Silicon is a solid, that has a blue grey metallic color. This elements atomic number is 14 and its atomic weight is 25.09. Silicon is a very useful element, in some cases it is used as a silicone oil. Silicone oil is a lubricant and is used in cosmetics. Silicon was discovered in 1824 by Jons Jacob Berzelius. The name is derived from the Latin word "Silex"which means filint (RSC, 2014). Almost 28% of the earths crust is made up of Silicon. Pure Silicon is very reactive and is rarely found in nature but it is found in most rocks and sand (Pappas, 2014).

What is Silicon used for?

Silicon is used in many different ways, including solar cells and even computer chips. In 2006 researchers announced that they had created a computer chip that mixed silicon components with brain cells. This meant that electrical signals from the brain cells could be sent to electric silicon component of the chip, this would eventually lead to technology that can help neurology disorders (Pappas,2014).

Germanium

Germanium was discovered in 1866 by Clemens A. Winkler in Germany. The word Germanium come from the Latin name for Germany, "Germania" Germanium is a metalloid and its atomic number is 31. When this element was discovered it was thought to have an atomic weight of 71, and Clemens was very close. The actual atomic mass is 72.64 (RSC,2014).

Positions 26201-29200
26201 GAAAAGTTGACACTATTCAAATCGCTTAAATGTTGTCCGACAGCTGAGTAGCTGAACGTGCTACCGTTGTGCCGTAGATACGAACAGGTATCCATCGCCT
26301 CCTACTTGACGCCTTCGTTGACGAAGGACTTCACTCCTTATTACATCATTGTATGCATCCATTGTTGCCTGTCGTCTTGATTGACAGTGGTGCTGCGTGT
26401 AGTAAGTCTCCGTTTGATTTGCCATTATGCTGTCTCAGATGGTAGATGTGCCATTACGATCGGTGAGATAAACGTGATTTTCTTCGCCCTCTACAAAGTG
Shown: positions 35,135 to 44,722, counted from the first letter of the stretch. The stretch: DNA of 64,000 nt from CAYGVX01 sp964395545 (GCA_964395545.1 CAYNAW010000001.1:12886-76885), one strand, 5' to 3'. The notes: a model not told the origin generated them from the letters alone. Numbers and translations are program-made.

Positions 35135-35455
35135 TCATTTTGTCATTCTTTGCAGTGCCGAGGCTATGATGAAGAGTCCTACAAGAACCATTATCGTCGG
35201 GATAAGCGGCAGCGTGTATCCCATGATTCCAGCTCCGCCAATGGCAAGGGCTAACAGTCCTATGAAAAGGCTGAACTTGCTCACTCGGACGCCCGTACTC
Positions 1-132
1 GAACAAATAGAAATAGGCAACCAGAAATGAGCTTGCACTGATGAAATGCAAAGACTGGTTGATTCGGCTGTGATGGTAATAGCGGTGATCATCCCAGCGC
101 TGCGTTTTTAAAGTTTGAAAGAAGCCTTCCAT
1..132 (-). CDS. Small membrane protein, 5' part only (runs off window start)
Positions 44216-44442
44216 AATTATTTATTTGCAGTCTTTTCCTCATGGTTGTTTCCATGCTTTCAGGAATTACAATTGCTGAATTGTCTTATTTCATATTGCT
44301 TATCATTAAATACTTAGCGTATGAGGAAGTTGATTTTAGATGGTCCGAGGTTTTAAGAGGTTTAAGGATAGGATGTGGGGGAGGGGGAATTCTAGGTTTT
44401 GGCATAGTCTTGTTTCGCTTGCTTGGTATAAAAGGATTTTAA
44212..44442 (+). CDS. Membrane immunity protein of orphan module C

Why is Germanium important?

Germanium is a semiconductor and is used very often in many electronics. Germanium oxide has a high index of refraction and this is the reason it is used in lenses for cameras and microscopes. Germanium Ores are very rare but are found in small quantities inside of Argyodite and Germinate (Britannica, 2016).

Summary

These 3 elements all have special impacts in history, and the world. Carbon keeps humans and plant life, in a perfect cycle in which keeps us both alive. Removing one of us, the other would not be able to survive. Silicon is currently helping doctors and researchers in the medical and engineering fields with its magnificent components. Even though Germanium is "The Black Sheep" in The Disappearing Spoon", in life Germanium contributes to many electronics including the camera. Not only do these elements contribute to everyday life, but they are also apart of our future.

References


Nelson, Ken. (2016). Chemistry for Kids: Elements - Carbon. Ducksters. Retrieved from http://www.ducksters.com/science/chemistry/carbon.php

Pappas S. (2014) Facts about Silicon Live Science. Retrieved fromhttp://www.livescience.com/28893-silicon.html


germanium (Ge). (2016). In Encyclopædia Britannica. Retrieved fromhttp://www.britannica.com/science/germanium


Boundless (2016). Boundless Biology. Retrieved from https://www.boundless.com/biology/textbooks/boundless-biology-textbook/the-chemical-foundation-of-life-2/carbon-52/the-chemical-basis-for-life-288-11421/


Royal Society of Chemistry (2014) Periodic Table Carbon. Retrieved from http://www.rsc.org/periodic-table/element/6/carbon

Roayl Society of Chemistry (2014) Periodic Table Germanium. Retrieved from http://www.rsc.org/periodic-table/element/32/germanium


Royal Society of Chemistry (2014) Periodic Table Silicon. Retrieved from http://www.rsc.org/periodic-table/element/14/silicon